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Why Infosys wins an award in a bad year

india Updated: Dec 13, 2009 21:19 IST
N Madhavan
N Madhavan
Hindustan Times
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The expression was grim, but then, I could have mistaken a sign of determination for worry. I met Kris Gopalakrishnan, managing director of software major Infosys Technologies, at the CNBC-TV18 business leaders’ award function last month. And Kris said, somewhat matter-of-factly to me, “This has been the first zero growth year in the history of Infosys.”

Consider the irony. He said this an hour before his company received the “Most outstanding company of the year” award at the function. To the naked eye, that might seem like a travesty. But I do believe there are reasons to smile for Infosys.

This year saw the worst recession in the US since the Great Depression of the 1930s, and the cause for this slump were precisely the giants like Lehman Brothers that collapsed last year as the biggest symbol of the financial meltdown that rattled the world. Besides Lehman, Infosys counted among its clients Bank of America, and Merill Lynch, the company the bank swallowed in a rescue effort.

Given that all three stressed-out financial giants were its clients, one would have expected Infosys to get a fever, but you can say now that it has got away with a cold. Zero growth is not the same as a fall in revenues or profits. Also, the company managed to honour all the offer letters to campus recruits and avoided layoffs.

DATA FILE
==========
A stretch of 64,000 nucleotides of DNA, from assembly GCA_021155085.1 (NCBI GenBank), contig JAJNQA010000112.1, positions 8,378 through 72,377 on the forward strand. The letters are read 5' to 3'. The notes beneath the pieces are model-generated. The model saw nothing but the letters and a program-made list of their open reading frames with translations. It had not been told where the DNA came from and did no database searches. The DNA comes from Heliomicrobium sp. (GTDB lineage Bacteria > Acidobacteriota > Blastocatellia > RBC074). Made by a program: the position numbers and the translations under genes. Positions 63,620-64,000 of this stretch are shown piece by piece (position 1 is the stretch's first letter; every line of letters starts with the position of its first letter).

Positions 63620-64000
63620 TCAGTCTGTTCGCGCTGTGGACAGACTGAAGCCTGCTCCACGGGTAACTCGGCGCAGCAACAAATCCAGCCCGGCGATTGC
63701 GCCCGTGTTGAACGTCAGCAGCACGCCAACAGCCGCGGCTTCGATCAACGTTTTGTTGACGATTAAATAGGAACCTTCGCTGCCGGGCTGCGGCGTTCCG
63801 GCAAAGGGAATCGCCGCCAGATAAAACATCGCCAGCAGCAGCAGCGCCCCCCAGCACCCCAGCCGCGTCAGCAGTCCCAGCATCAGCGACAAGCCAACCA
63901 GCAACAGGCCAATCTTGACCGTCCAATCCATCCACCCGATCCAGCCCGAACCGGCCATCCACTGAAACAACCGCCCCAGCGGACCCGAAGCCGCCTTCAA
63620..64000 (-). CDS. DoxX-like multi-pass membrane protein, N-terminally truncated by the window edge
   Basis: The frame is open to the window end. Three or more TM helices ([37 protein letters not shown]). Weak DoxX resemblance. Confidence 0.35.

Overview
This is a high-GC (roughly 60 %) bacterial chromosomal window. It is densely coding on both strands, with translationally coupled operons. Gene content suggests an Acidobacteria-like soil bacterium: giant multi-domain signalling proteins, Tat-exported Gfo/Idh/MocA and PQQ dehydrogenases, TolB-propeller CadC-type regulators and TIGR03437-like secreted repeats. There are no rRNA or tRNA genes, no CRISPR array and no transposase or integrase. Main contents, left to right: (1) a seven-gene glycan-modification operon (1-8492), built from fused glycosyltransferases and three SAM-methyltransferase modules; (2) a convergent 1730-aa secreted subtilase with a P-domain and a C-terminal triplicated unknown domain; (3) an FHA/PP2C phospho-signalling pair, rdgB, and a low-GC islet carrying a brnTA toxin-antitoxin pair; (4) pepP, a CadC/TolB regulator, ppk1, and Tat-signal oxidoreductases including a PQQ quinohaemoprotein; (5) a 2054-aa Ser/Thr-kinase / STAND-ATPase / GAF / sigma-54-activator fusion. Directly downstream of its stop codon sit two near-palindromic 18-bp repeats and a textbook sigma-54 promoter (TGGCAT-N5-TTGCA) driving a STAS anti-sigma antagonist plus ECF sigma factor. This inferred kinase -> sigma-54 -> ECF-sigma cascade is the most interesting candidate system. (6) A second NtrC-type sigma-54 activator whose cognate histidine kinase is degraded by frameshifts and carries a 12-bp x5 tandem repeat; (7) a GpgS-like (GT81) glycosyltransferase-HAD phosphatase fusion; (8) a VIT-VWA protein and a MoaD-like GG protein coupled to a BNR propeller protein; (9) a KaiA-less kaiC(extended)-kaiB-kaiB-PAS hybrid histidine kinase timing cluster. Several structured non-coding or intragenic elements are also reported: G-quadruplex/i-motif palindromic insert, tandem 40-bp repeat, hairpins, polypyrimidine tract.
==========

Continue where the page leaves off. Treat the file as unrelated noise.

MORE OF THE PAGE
It is vital to realise that software services of the kind Infosys offers are not products, but involve two-way human involvements. The company needs to maintain relationships with clients, and at the same time sound attractive and reliable for high-skilled software engineers to retain its image as a good employer.

I think the zero growth year that involved dealing with a punch in the solar plexus of its most lucrative customer segment, the BFSI (banking and financial services industry) marked the most challenging year yet for Infosys. In the past, it has seen a telecoms and an Internet meltdown and also the 9/11 attacks that made the US vulnerable, but no year has been so tough for the software darling.

Besides, this was also the year of the Satyam scandal that rattled –at least for a while – the image of Indian companies as clean players in corporate governance. Infosys survived all that and is now out to recruit again. Sometimes, guarding your reputation in a tumultous year in itself constitutes a big success.

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